In a press release issued yesterday the new Li-Fi Consortium ™ was launched with the aim of promoting Optical Wireless Communications.
The Consortium’s stated mission is: “to promote new high-speed optical wireless usage models both indoors and outdoors. The Li-Fi Consortium provides resources for OEM and ODM developers to create exciting new products. With the emergence of high-speed cable connections like Thunderbolt and USB 3.0, the stage is set for a wireless equivalent. While Wi-Fi is very popular for pervasive 100+ Mbit/s service, multi-Gigabit short-range optical wireless interconnects provide an alternative to the proposed WiGig Gigabit RF solution.”
The Li-Fi Consortium is promoted as an industry group open to any company focused on the commercial development of optical wireless communication (OWC) technology. Unlike VLC, OWC includes infra-red (and in theory UV) as well as visible light and so the community is potentially quite diverse. The founding members are perhaps an early indicator of the shape of the Li-Fi Consortium. These members are: Fraunhofer IPMS, Germany, IBSENtelecom, Norway, Supreme Architecture, Israel/USA and TriLumina, USA.I must admit to being unaware of the formation of this group until yesterday so I am keen to learn more and share this information with the VLC community. Perhaps I can get one of their founders to provide me a suitable post for this blog. So far I can only see positives in the launch of the Li-Fi Consortium since it wishes to establish relationships with other organisations “which can help create a mature industry environment for implementers.”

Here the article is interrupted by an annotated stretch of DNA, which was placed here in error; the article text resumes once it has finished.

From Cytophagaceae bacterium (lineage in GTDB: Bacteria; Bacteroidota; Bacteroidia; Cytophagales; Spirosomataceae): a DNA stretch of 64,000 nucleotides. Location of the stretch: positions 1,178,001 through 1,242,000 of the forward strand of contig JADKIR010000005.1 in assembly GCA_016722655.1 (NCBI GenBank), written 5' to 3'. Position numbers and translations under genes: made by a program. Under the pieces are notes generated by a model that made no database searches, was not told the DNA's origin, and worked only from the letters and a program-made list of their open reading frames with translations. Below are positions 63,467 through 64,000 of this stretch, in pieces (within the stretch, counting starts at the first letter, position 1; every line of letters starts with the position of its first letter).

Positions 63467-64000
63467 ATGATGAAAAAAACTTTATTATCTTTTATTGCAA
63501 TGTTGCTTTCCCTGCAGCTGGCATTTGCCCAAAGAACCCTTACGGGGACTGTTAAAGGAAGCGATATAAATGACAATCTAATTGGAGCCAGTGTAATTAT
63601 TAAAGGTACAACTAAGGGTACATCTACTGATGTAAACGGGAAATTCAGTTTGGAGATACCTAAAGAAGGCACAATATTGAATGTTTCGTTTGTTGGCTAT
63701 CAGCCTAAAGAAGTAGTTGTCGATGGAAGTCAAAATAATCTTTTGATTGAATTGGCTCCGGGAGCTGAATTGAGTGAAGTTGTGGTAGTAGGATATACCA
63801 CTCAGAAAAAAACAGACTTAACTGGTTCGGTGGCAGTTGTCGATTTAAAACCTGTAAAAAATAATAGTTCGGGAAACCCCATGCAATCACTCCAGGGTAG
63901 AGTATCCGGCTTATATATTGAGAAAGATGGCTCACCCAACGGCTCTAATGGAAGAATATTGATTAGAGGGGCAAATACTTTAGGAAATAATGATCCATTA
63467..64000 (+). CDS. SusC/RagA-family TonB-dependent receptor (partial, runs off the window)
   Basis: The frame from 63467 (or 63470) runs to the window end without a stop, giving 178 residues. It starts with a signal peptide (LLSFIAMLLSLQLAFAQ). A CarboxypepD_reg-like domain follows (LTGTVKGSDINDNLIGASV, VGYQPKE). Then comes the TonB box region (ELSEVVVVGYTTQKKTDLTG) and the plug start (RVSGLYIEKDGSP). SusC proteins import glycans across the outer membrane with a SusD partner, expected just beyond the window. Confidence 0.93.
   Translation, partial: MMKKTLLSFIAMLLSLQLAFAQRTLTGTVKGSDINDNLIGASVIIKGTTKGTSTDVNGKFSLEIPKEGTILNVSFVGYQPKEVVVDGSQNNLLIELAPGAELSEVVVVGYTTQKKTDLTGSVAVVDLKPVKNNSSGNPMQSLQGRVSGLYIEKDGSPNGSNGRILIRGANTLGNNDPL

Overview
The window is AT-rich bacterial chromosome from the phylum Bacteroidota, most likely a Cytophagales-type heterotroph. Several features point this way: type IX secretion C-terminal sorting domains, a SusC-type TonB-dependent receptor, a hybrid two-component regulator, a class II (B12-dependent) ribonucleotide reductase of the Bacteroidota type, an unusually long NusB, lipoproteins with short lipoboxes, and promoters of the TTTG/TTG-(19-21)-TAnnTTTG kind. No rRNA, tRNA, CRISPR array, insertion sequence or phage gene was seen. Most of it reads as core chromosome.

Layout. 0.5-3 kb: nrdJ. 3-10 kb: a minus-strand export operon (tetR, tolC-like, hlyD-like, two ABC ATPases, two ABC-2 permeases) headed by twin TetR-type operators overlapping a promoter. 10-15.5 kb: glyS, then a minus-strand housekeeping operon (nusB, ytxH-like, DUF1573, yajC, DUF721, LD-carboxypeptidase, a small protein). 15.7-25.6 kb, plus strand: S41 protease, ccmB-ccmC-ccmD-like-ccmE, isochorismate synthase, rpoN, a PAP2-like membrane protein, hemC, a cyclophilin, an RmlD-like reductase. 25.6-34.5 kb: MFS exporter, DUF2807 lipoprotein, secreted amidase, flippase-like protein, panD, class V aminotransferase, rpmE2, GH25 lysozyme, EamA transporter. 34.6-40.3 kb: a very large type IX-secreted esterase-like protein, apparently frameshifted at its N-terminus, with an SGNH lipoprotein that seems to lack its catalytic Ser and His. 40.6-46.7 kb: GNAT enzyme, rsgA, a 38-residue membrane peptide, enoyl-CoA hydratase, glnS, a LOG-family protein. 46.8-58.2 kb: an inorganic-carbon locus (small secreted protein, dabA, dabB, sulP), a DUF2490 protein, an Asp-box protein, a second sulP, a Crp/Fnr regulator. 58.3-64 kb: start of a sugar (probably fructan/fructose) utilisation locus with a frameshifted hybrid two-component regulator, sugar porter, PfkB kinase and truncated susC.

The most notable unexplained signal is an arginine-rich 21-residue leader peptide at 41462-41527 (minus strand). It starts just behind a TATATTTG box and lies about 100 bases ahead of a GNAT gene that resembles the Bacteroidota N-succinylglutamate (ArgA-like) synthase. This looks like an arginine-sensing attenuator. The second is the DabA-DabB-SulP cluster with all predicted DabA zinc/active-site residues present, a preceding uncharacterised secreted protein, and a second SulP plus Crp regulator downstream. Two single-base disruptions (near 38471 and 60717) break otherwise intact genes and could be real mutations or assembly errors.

What is Li-Fi?
As far as I am aware the term Li-Fi (short for Light Fidelity) was coined by Harald Haas in his TED Global talk in July this year as a way to convey the similarity between Wi-Fi and light bulbs transmitting data*. Consequently the term was reported in many articles and seems to be rapidly entering common parlance to describe visible light communications or in this case optical wireless communication. Having now been adopted by the Li-Fi Consortium I feel the term has now been claimed by the optical wireless industry to describe wireless data access points using light (visible or otherwise).
The Oxford English Dictionary (OED) describes Wi-Fi as: Wi-Fi (abbreviation); Wireless Fidelity, a group of technical standards enabling the transmission of data over wireless networks. It might be a while before Li-Fi enters the OED but perhaps it has already earned itself a Wikipedia entry.
* Luxim have used LIFI as the name of a specialist lamp but this had no data capabilities.